The sacred feminine in Mexico’s Neopagan women’s circles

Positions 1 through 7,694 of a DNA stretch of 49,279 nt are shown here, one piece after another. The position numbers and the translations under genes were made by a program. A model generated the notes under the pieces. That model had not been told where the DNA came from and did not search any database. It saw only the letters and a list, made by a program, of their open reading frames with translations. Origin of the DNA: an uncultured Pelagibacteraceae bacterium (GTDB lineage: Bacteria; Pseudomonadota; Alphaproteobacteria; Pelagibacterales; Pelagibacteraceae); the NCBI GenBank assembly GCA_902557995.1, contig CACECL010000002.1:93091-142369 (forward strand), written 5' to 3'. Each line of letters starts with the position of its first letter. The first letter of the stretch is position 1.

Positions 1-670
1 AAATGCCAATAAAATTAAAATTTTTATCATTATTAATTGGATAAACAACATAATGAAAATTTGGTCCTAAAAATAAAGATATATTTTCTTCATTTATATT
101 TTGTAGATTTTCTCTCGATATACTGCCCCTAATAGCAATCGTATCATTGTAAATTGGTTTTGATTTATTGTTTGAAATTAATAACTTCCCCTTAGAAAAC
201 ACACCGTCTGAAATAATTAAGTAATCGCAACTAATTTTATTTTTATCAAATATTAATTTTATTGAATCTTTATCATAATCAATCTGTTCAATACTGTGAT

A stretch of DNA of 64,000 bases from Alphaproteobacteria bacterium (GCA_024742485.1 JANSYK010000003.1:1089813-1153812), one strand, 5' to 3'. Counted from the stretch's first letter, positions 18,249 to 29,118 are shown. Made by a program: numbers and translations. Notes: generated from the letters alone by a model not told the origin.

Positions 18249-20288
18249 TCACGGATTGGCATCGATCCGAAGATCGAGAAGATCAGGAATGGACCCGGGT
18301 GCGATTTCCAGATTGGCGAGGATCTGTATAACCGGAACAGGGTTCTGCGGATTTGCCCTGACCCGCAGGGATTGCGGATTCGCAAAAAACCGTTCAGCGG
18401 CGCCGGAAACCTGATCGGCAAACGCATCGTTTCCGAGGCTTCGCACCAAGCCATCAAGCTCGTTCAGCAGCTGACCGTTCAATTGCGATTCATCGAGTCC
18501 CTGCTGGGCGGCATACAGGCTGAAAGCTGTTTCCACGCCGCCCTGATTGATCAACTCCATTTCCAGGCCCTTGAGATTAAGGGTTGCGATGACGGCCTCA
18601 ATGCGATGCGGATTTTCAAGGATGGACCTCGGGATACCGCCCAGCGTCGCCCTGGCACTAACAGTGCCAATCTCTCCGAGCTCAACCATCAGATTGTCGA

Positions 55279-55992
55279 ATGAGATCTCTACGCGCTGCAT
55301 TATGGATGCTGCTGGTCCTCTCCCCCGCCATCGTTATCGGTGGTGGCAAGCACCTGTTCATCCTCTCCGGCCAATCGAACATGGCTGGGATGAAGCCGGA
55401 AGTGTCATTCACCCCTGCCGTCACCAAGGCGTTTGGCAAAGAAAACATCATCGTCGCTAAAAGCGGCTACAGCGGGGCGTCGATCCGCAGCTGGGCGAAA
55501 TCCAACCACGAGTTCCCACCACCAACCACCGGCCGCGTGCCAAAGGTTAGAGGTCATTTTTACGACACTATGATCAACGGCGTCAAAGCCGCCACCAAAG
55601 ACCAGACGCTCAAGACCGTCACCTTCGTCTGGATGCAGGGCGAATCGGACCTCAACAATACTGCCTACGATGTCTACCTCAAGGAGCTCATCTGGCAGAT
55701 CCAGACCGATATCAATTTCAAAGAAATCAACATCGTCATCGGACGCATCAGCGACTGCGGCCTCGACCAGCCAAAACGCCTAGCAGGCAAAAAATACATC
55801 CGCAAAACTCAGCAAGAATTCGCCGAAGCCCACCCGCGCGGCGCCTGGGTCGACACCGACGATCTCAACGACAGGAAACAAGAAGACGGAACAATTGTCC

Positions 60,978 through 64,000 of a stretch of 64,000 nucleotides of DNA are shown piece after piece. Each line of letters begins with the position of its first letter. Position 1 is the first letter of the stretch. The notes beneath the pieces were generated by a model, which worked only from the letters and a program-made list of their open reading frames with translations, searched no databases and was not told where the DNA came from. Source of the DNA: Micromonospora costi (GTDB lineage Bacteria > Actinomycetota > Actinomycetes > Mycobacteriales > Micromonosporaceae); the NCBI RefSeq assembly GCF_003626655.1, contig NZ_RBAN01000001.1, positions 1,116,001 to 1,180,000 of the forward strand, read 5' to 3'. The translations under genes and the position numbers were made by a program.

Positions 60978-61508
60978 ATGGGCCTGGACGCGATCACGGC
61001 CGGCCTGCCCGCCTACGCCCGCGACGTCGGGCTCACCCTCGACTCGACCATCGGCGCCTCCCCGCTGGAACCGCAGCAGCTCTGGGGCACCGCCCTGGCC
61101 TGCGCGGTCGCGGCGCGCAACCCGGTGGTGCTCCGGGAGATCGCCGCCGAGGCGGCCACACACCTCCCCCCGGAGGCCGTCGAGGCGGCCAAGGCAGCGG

Three decades ago in Mexico, spirituality was feminized in a process scholars have referred to as Neomexicanidad (Neomexicanism), a hybrid creation that reinterprets the religious syncretism of indigenous Catholicism from a New Age perspective. The first of the Neomexicanidad movements followed the publication of a novel telling a mythical tale of a real-life woman named Regina, who is depicted as both a Tibetan Dakini and a reincarnation of Cuauhtémoc, the last Aztec emperor. Since then, women have joined circles (known as “Reginas”) to discover the sacred aspects of their own femininity. Today Regina circles can be found in different countries across the world, including Spain and Japan. This chapter explores the ritual activities that recover the sacred aspects of nature, social ties, and women’s role in the coming of the New Age. In Mexico, this is referred to as the “awakening of the sleeping woman,” symbolized in the Iztaccíhuatl volcano. Besides allowing women to develop a sense of their sacred selves, women’s circles have also created a marketplace of products and “professional” services with their own accreditation methods. Cultural industries (self-help and complementary health publishers), alternative therapy circuits, and even novel money-making schemes that draw on feminine solidarity (the “Flower of Abundance”) all come into play in this marketplace of multiple services focused on holistic wellbeing for women.